• 5.30pm – Wake up and feed, then play 
  • 6.30pm – Bedtime routine – Bath, milk, bedtime story, bed 
  • Night – Baby may wake 3 to 4 times to feed 

Baby sleep schedule chart

This chart gives you an ideas of the frequency and duration of sleep and feeding for babies by age in the first year. You can use this to help design your own daily sleep schedule for baby.

Does your baby need a routine?

You do not need a set routine for your baby – there is absolutely no law that sets it in stone and no health visitor will demand your baby should be in a routine. But many parents find it useful to help them in several ways. 

A daily routine helps you to structure and plan your day – so if you have baby classes or other appointments you can fit them around your baby’s naps. 

It also helps you to anticipate what your baby will need next. For me personally this was the biggest advantage in having a routine for my babies. 

By knowing that they will be coming up to becoming tired I could put them down for a nap before they started crying. And by knowing they are 2.5 hours past their last feed I can anticipate they will be hungry for another feed soon.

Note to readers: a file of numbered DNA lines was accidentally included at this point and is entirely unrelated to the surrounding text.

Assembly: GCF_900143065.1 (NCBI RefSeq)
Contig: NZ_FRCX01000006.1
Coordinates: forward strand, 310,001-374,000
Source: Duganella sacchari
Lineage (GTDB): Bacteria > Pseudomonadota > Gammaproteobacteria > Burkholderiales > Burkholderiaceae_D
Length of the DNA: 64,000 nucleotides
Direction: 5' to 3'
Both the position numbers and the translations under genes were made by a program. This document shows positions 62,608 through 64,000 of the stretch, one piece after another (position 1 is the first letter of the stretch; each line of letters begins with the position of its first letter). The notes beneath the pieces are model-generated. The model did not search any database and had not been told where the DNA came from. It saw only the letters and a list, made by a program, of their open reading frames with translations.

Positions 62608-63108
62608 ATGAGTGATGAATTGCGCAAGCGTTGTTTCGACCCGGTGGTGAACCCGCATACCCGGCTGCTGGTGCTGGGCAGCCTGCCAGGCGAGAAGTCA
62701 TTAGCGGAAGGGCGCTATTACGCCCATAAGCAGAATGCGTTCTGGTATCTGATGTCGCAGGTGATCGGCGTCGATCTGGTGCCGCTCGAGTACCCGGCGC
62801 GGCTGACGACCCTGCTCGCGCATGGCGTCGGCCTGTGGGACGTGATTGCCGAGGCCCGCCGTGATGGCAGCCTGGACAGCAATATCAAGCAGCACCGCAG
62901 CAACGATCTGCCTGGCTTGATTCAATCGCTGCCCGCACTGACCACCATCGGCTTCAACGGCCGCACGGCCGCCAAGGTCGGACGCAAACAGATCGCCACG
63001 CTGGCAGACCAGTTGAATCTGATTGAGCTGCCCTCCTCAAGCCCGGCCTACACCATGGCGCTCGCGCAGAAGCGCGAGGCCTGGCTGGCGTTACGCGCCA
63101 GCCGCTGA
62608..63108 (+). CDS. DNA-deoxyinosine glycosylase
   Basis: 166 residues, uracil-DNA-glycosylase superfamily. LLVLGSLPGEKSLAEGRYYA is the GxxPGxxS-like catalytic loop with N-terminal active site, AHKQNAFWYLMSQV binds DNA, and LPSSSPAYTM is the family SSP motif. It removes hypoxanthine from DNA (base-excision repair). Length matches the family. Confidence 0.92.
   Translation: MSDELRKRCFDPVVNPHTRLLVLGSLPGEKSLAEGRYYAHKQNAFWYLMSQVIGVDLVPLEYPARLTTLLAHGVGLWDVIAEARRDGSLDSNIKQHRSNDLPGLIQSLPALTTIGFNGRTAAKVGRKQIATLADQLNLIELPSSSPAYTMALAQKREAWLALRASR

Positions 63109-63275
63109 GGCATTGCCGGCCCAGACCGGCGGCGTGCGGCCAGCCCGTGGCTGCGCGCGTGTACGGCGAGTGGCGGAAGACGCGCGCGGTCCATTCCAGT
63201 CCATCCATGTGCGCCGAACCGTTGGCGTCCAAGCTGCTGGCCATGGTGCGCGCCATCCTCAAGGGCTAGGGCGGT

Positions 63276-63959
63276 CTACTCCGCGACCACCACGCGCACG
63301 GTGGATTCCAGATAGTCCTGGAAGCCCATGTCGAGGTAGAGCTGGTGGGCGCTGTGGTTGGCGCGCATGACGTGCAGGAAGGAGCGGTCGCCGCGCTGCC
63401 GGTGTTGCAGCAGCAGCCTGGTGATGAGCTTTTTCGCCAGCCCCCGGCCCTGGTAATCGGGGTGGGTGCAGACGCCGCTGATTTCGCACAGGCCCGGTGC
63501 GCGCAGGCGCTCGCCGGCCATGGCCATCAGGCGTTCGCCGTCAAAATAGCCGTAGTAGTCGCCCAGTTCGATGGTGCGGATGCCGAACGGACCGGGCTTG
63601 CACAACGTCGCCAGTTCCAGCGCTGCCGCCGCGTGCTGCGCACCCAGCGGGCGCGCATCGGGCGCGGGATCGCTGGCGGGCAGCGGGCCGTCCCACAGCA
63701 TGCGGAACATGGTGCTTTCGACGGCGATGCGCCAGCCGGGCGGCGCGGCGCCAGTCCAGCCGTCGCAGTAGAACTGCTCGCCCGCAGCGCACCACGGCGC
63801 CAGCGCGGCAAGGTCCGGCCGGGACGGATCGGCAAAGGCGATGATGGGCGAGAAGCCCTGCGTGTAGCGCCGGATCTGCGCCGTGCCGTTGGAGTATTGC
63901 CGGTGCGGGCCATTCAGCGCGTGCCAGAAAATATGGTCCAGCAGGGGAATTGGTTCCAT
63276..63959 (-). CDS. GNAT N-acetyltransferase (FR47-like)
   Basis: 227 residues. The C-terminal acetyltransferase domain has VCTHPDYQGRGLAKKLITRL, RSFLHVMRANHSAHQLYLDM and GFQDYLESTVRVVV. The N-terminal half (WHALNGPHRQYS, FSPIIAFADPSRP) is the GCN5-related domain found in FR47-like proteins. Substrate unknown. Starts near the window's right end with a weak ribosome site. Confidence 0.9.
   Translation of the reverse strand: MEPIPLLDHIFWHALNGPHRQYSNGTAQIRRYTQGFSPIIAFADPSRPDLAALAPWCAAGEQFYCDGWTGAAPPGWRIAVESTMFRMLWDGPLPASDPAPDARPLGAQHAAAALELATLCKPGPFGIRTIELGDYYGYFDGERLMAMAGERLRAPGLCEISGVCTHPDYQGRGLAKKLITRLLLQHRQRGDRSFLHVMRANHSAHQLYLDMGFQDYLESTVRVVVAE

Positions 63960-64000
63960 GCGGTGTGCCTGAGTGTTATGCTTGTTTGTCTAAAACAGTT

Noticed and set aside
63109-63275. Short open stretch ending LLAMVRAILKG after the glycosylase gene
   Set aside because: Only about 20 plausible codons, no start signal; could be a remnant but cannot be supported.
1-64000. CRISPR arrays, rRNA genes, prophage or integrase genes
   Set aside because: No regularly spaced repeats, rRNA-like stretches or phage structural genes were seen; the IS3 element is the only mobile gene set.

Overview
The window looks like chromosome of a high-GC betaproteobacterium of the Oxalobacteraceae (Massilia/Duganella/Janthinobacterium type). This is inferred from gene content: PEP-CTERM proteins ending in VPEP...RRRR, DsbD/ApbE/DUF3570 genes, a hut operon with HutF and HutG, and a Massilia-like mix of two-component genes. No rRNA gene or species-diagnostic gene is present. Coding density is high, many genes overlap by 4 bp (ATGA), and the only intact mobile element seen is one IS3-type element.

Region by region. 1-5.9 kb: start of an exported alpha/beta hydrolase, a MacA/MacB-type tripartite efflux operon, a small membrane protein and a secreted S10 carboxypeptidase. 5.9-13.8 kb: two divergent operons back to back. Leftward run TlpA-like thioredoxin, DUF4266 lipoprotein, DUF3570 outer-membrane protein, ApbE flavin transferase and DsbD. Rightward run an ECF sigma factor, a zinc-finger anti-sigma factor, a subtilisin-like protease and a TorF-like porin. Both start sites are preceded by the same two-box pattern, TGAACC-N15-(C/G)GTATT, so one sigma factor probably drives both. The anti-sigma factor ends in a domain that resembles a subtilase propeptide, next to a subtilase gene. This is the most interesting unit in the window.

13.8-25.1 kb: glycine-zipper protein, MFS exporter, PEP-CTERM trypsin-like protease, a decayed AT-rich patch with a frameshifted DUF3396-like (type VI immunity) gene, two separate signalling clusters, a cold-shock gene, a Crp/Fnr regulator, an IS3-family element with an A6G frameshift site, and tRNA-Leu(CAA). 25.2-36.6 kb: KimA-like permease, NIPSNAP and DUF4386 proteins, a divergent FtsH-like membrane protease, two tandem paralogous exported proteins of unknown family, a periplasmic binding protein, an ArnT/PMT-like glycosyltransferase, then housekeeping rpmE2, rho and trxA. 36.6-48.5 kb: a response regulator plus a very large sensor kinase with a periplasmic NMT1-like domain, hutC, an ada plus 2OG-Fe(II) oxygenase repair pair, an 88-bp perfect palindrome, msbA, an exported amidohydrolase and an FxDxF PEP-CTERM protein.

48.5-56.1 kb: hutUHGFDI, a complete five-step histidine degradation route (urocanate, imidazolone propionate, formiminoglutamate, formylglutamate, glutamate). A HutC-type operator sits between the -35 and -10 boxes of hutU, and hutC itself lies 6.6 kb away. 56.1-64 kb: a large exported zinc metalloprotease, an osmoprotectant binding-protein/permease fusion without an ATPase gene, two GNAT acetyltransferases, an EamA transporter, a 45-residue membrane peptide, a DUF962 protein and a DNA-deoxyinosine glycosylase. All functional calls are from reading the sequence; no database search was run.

Whether you plan to or not most babies have a routine of some kind, even if it is a loose one that evolves as they grow, start solid foods and drop naps. 

The case against routines, particularly in the first six months, is that attempting to force one with rigid timings can be impossible and cause more stress than provide benefits. 

This review of literature regarding infant routines found: “while behavioral sleep interventions may modestly increase the length of time an infant sleeps at night without signaling, they are not associated with improved infant or maternal outcomes and may have unintended negative consequences.”

What is a good routine for a baby?

A good routine for a baby follows a pattern of eat, play, sleep, repeat. 

Even though you are the grown-up and they are the baby, you’re not fully in control when it comes to setting what you want your baby to do and when. 

In an ideal world our babies would be born and sleep for 12 hours at night, without interruptions, then go down for naps like clockwork. 

However babies do not work that way! You can figure out the best routine for your baby by looking at guidance on how many hours of daily sleep they need – don’t get too excited because that total number is divided into lots of chunks! 

Now some babies may like to nurse to sleep. That means your routine may follow something more like eat, play, eat, sleep, repeat.